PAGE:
Bourbon is one of many types of American whiskey, which, believe it or not, does not have to be made in Kentucky to be called Bourbon. For a spirit to be called Bourbon, it must contain a mash bill of no less than 51% and no more than 79% corn. It also must be aged in charred virgin American oak barrels. Kentucky Straight Bourbon is a designation for Bourbon that is made in Kentucky, aged no less than 2 years and containing no additives – i.e. coloring, flavoring, or neutral spirit.
There is also rye, Tennessee, single malt (malted barley), wheat, corn (made of 80% or more corn), and blended whiskeys produced in the U.S.
The Manhattan cocktail was originally made with rye whiskey, sweet vermouth and aromatic bitters (Boker’s and Abbott’s were used in those days). Today, most Manhattans are made with Bourbon, although rye is making a comeback. Occasionally one would request a Manhattan made of Blended or Tennessee whiskeys. Use scotch, and it becomes a Rob Roy; Irish whiskey and it becomes a Tom Moore.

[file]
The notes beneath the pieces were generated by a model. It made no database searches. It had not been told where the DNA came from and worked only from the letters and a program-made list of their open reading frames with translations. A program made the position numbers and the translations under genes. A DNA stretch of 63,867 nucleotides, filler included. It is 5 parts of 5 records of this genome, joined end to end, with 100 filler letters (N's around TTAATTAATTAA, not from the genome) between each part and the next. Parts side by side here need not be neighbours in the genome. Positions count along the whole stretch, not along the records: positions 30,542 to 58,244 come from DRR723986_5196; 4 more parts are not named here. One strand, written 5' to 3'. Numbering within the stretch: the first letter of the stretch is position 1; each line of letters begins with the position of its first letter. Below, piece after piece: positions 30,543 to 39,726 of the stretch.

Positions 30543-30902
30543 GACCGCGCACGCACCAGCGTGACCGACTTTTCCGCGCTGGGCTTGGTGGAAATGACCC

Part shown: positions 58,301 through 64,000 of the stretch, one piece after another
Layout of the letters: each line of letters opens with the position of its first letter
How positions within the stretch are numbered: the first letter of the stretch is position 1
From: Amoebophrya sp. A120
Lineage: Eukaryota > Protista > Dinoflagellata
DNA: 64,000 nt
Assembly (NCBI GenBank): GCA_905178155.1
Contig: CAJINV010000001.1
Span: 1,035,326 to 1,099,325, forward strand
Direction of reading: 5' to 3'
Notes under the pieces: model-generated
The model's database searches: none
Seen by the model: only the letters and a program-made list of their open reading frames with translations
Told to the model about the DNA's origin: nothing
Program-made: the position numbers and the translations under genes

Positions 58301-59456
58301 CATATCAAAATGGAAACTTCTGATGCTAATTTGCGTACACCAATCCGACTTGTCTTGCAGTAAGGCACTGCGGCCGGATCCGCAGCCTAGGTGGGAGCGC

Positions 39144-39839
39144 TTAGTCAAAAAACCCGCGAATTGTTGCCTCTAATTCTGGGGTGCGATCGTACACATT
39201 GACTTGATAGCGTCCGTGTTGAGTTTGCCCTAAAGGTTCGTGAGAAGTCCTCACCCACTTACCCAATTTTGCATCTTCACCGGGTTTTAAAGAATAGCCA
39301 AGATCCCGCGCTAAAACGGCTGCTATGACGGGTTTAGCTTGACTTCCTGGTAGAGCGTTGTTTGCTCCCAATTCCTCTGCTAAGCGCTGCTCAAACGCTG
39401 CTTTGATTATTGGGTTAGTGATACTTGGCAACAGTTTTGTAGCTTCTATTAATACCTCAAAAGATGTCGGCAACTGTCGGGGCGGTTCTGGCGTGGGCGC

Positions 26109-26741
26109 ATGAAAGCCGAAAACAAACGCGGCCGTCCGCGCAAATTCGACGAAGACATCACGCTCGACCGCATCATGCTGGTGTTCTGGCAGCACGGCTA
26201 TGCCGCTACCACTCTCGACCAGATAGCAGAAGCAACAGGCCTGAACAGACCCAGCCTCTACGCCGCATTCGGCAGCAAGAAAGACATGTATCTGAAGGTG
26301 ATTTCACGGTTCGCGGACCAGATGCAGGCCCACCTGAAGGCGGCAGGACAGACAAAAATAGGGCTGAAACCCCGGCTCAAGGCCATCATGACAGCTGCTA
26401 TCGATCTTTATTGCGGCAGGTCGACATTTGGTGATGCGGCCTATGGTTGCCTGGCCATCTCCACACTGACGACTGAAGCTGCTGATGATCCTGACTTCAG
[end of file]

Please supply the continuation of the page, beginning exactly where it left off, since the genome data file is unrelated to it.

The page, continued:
I prefer to make my Mahattan as follows:

3 oz. Templeton Rye or Woodford Reserve Bourbon
1 oz. Carpano Antica Sweet Vermouth (the original and still the best vermouth – you can drink it all on it’s own)
1 dash Angostura Bitters
1 dash Regan’s Orange Bitters #6
1 Luxardo Maraschino Cherry

A Perfect Manhattan is made by using equal parts of sweet and dry vermouths. It has little to do with French and Italian vermouth, like some would lead you to believe. To make that a Perfect Manhattan, reduce the Carpano Antica to ½ oz. and add ½ oz. of Noilly Prat Dry Vermouth. Substitute the maraschino cherry for a lemon twist.